Portable sensor-based breath testing devices have also been developed that detect the pattern – or “breathprint” – of exhaled breath, rather than identifying individual compounds. However, identifying each volatile compound can help associate potential biomarkers in breath to the underlying biology, and sensor-based techniques can suffer from a lack of repeatability, as well as technical issues such as drift and sensor faults (13, 14). GC-MS is therefore considered the gold standard for analyzing VOCs within exhaled breath because of its sensitivity and ability to both identify and quantify specific compounds.

There are many benefits of using the breath as a sampling medium, making it an excellent method for diagnosing infectious disease. It is easy to collect, and GC-MS offers an accurate and accessible platform for analysis. The non-invasiveness of breath collection is especially appealing to patients and clinicians and is an important factor for increasing the uptake of such tools. 

Although further research is needed into the characteristic changes of breath composition in response to infection, it is clear that implementing breath tests for a wider range of communicable diseases could revolutionize monitoring and diagnostics.

This article was originally published on our sister-brand, ID:Transmission.

Receive content, products, events as well as relevant industry updates from The Pathologist and its sponsors.
Stay up to date with our other newsletters and sponsors information, tailored specifically to the fields you are interested in

When you click “Subscribe” we will email you a link, which you must click to verify the email address above and activate your subscription. If you do not receive this email, please contact us at [email protected].
If you wish to unsubscribe, you can update your preferences at any point.

  1. AC Chirambo et al., “Performance of molecular methods for the detection of Salmonella in human stool specimens,” Wellcome Open Res, 5, 237 (2021). PMID: 34017923.
  2. ML Wilson, “Development of new methods for detecting bloodstream pathogens,” Clin Microbiol Infect, 26, 319 (2020). PMID: 31425742.
  3. J Louten, “Detection and Diagnosis of Viral Infections,” Essential Human Virology, 111. Academic Press: 2016.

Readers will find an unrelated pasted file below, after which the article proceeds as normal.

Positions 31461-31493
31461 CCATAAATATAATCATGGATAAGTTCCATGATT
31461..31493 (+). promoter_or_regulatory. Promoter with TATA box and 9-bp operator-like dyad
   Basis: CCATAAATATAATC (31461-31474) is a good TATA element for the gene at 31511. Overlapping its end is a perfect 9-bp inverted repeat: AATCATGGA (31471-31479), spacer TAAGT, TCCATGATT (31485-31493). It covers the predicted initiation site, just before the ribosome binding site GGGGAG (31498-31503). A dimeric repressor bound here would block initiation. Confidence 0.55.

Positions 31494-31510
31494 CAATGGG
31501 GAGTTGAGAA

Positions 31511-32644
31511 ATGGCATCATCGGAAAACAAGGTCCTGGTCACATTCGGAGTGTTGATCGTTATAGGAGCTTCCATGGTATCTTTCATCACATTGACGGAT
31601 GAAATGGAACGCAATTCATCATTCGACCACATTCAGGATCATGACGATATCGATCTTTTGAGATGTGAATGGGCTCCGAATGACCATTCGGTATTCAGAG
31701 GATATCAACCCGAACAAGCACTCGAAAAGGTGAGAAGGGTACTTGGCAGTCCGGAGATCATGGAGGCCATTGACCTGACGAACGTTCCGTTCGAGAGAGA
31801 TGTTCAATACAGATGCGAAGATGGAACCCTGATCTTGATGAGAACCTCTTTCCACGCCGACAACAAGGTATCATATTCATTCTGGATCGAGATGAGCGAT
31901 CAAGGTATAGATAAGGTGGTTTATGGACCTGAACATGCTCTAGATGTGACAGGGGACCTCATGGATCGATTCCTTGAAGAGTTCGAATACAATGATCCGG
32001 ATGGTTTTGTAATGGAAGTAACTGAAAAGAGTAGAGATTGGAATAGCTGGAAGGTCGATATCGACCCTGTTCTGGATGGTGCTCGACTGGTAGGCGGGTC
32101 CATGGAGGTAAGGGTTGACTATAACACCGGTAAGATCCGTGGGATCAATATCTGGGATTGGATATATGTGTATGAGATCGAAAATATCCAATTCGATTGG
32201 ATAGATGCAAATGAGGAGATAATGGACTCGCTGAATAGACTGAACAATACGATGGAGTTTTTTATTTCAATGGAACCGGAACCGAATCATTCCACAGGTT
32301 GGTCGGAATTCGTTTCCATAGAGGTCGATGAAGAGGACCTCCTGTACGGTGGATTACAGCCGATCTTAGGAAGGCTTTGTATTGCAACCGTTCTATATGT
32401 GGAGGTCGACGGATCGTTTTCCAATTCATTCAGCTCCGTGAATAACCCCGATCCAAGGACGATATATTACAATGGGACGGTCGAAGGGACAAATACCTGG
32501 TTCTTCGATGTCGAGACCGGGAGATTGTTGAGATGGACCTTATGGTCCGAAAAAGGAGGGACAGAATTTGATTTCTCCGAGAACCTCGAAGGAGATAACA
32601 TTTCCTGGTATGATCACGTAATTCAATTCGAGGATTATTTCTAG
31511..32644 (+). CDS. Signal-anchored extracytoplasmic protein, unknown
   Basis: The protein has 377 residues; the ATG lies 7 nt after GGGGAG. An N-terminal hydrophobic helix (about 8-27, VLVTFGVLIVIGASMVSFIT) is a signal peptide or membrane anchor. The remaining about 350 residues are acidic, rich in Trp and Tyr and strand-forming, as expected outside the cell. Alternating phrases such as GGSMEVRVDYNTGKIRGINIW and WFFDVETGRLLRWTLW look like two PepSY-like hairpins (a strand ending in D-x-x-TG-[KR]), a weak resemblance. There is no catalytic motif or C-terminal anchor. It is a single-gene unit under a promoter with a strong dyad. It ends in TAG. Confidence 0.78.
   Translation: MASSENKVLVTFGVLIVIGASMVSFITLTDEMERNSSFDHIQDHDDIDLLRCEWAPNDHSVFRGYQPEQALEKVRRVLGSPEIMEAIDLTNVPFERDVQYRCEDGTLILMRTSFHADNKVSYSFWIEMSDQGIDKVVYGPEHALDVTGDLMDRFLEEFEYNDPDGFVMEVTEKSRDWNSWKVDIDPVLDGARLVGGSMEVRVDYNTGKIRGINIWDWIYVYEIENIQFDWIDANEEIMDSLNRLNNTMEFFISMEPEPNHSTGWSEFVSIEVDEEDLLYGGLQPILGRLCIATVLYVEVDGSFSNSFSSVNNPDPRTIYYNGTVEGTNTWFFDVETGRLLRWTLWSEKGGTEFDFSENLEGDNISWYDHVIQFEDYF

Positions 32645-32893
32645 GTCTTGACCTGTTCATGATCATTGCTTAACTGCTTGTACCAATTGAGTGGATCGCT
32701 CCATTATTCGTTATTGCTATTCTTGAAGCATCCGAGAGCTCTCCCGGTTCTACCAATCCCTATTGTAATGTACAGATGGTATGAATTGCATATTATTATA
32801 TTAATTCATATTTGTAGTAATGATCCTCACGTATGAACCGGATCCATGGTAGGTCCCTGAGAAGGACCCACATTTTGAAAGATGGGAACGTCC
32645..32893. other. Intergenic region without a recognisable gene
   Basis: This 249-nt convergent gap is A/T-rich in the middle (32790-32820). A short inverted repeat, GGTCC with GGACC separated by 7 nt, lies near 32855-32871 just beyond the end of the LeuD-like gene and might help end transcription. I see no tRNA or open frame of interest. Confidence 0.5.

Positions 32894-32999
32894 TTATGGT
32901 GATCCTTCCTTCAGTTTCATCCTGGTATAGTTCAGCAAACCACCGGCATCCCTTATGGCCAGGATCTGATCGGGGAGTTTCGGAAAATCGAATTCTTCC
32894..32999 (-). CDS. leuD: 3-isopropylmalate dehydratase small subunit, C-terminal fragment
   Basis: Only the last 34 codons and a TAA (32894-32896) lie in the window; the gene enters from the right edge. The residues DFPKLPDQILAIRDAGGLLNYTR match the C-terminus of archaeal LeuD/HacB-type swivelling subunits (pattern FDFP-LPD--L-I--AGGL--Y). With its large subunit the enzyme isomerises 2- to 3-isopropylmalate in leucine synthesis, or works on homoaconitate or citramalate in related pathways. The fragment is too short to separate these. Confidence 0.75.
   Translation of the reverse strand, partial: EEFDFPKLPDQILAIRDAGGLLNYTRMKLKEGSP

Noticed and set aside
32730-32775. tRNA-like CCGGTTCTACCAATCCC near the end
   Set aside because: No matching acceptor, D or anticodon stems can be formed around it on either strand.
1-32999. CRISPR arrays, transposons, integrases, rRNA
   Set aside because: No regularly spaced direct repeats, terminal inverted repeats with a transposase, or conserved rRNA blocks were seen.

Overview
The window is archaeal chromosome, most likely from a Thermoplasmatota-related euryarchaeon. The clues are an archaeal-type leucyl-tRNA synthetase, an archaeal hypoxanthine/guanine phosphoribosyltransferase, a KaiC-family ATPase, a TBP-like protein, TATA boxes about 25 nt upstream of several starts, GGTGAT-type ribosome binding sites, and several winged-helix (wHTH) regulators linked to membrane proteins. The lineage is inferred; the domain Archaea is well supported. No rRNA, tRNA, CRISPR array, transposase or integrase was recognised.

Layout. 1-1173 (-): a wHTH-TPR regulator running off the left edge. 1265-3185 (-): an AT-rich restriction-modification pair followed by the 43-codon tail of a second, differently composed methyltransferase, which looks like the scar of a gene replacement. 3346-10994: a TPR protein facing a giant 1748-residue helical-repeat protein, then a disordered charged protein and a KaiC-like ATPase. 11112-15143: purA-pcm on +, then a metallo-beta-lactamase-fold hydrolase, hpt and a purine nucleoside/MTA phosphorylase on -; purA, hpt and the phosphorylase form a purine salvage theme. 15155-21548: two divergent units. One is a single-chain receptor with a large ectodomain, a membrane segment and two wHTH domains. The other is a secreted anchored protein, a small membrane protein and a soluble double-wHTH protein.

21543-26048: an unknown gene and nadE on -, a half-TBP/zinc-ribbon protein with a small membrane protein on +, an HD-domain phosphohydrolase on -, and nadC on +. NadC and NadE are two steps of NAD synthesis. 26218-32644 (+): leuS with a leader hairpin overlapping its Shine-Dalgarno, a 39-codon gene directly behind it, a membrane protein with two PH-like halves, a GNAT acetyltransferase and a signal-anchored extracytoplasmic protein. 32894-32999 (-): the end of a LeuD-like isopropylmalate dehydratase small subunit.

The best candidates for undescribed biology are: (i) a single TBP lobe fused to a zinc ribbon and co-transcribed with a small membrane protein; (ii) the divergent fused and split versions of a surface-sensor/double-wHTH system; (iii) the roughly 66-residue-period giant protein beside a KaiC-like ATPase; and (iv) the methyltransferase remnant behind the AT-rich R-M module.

4. M Zamani et al., “Systematic review with meta-analysis: the worldwide prevalence of Helicobacter pylori infection,” Aliment Pharmacol Ther, 47, 868 (2018). PMID: 29430669.
  5. JR Warren, B Marshall, “Unidentified curved bacilli on gastric epithelium in active chronic gastritis,” Lancet, 1, 1273 (1983). PMID: 6134060.
  6. P Correa, “Human gastric carcinogenesis: a multistep and multifactorial process--First American Cancer Society Award Lecture on Cancer Epidemiology and Prevention,” Cancer Res, 52, 6735 (1992). PMID: 1458460.
  7. S Traxler et al., “VOC breath profile in spontaneously breathing awake swine during Influenza A infection,” Sci Rep, 8, 14857 (2018). PMID: 30291257.
  8. J Gralton et al., “Respiratory virus RNA is detectable in airborne and droplet particles,” J Med Virol, 85, 2151 (2013). PMID: 23959825.
  9. AMI Saktiawati et al., “Diagnosis of tuberculosis through breath test: A systematic review,” EBioMedicine, 46, 202 (2019). PMID: 31401197.
  10. S Koo et al., “A breath fungal secondary metabolite signature to diagnose invasive aspergillosis,” Clin Infect Dis, 59, 1733 (2014). PMID: 25342502.
  11. CC Kennedy, RR Razonable, “Fungal Infections After Lung Transplantation,” Clin Chest Med, 38, 511 (2017). PMID: 28797492.
  12. FDA, “Coronavirus (COVID-19) Update: FDA Authorizes First COVID-19 Diagnostic Test Using Breath Samples” (2022). Available at: 
  13. P Haripriya, “Breath VOC analysis and machine learning approaches for disease screening: a review,” J Breath Res, 17 (2023). PMID: 36634360.
  14. P Le Maout et al., “Polyaniline nanocomposites based sensor array for breath ammonia analysis. Portable e-nose approach to non-invasive diagnosis of chronic kidney disease,” Sens Actuators B: Chem, 274, 616 (2018).
About the Author
Madeleine Ball

Scientific Content Writer at Owlstone Medical, Cambridge, UK.

Register to The Pathologist

Register to access our FREE online portfolio, request the magazine in print and manage your preferences.

You will benefit from:
  • Unlimited access to ALL articles
  • News, interviews & opinions from leading industry experts
  • Receive print (and PDF) copies of The Pathologist magazine